Amscot Financial will refund the $14,000-plus in fees it charged to cash a check for a mentally incompetent St. Petersburg lottery winner.
"It's the right thing to do," Joe Kilsheimer, a public relations consultant for the Tampa-based company, said Monday.
Kilsheimer said Amscot employees were unaware of Malcolm Ramsey's mental condition in early November when they cashed a check for $302,446, his after-tax winnings from a "$500 a week for life" scratch-off ticket.
But after reading about Ramsey in Sunday's Tampa Bay Times, Amscot said it would "reach out to the appropriate person," probably Ramsey's legal guardian, and refund the fee.
Florida law allows check-cashing companies like Amscot to charge up to 5 percent of the face value of cashier's checks and even more for personal checks.
"They (Amscot) take a piece of paper and hand over cash, so there's a risk involved," Kilsheimer said. "That's why the fee is what it is."
After Ramsey, 55, was diagnosed with chronic paranoid schizophrenia, a judge found him unable to handle his financial affairs and appointed a guardian in 2002.
But officials at the Florida Lottery did not know about the guardianship before wiring Ramsey's winnings to Wells Fargo account he opened with $50 borrowed from a cab driver.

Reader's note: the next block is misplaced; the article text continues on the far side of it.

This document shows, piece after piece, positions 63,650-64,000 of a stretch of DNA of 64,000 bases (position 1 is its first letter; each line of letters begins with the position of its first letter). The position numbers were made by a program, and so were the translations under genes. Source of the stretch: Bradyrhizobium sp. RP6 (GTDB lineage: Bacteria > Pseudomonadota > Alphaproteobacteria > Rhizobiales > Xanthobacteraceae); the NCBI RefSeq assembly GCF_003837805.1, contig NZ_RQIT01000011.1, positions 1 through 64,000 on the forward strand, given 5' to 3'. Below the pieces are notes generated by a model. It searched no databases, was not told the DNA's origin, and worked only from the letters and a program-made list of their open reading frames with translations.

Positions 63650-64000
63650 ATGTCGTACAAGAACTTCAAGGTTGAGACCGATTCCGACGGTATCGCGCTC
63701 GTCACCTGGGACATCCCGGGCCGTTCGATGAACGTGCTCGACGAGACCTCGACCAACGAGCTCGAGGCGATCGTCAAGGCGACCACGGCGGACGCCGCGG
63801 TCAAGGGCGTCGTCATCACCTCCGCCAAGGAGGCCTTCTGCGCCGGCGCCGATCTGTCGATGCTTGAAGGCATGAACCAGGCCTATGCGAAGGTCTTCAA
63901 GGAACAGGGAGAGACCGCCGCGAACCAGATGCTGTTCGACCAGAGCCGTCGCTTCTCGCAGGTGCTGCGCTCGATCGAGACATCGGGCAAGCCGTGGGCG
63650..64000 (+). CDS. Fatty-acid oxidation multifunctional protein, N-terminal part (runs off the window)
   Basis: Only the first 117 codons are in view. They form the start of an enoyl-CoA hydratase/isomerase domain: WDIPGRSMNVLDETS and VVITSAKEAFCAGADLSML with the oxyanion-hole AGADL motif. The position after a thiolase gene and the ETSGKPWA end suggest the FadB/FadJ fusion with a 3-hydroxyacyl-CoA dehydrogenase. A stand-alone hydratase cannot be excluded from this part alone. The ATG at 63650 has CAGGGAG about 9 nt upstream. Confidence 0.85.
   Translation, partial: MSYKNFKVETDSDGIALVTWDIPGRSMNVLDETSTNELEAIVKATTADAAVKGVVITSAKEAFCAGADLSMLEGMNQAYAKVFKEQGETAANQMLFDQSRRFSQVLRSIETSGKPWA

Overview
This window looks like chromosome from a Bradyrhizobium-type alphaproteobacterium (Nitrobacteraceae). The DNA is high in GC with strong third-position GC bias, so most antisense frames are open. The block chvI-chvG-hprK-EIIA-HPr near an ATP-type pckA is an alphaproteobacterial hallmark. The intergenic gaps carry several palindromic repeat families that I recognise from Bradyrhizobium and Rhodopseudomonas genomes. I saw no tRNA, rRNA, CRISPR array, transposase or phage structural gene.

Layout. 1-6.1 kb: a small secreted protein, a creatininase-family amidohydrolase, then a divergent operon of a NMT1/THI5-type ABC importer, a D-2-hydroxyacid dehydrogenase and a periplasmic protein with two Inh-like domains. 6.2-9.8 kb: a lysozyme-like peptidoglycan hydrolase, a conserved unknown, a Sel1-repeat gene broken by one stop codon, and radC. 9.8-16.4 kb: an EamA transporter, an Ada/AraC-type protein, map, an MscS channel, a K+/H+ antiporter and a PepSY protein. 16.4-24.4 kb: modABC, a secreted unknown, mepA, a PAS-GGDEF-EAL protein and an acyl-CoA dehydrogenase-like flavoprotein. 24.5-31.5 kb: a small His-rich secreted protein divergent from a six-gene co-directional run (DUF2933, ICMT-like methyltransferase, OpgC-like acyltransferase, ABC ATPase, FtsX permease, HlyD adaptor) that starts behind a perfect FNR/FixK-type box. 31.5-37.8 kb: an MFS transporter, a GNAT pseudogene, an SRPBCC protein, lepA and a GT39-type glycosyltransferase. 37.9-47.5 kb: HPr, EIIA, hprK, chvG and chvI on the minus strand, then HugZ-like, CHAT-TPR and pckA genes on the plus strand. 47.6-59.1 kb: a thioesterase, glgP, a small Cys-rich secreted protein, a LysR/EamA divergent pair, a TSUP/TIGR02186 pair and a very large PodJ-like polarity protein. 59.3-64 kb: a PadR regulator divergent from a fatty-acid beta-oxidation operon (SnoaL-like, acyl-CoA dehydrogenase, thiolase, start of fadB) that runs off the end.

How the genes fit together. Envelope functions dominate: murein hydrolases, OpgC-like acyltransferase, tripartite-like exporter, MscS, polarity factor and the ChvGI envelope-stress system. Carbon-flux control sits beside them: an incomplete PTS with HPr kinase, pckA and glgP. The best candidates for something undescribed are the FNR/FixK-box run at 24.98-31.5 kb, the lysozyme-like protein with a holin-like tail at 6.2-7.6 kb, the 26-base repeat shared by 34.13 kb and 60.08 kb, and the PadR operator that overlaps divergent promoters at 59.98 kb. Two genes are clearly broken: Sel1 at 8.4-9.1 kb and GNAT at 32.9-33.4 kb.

For a $1,500 fare, the cabbie also drove him to Tallahassee to claim the prize.
Ramsey got a cashier's check for $302,446 from Wells Fargo on Nov. 6 and immediately cashed it at an Amscot store in St. Petersburg, taking almost $20,000 in cash and converting the rest into money orders. Amscot doesn't charge for money orders but did collect $14,082 for cashing the check, an investigator found.
By the time Judge Lauren Laughlin, who monitors Ramsey's guardianship, learned of his windfall Dec. 3, he had spent $170,000. An additional $118,000 is being held for safekeeping while Ramsey's guardian tries to determine if there's a way the money can be spent for his benefit without jeopardizing the government aid that pays his medical bills and his room at board at an assisted living facility.
Amscot, with 230 stores in Florida, has an operations center in Tampa that employees can call at any time of day to get authorization to cash checks.
Employes who handled Ramsey's check probably didn't think too much about it "because people bring in large checks all the time," Kilsheimer said.
Susan Taylor Martin can be reached at firstname.lastname@example.org.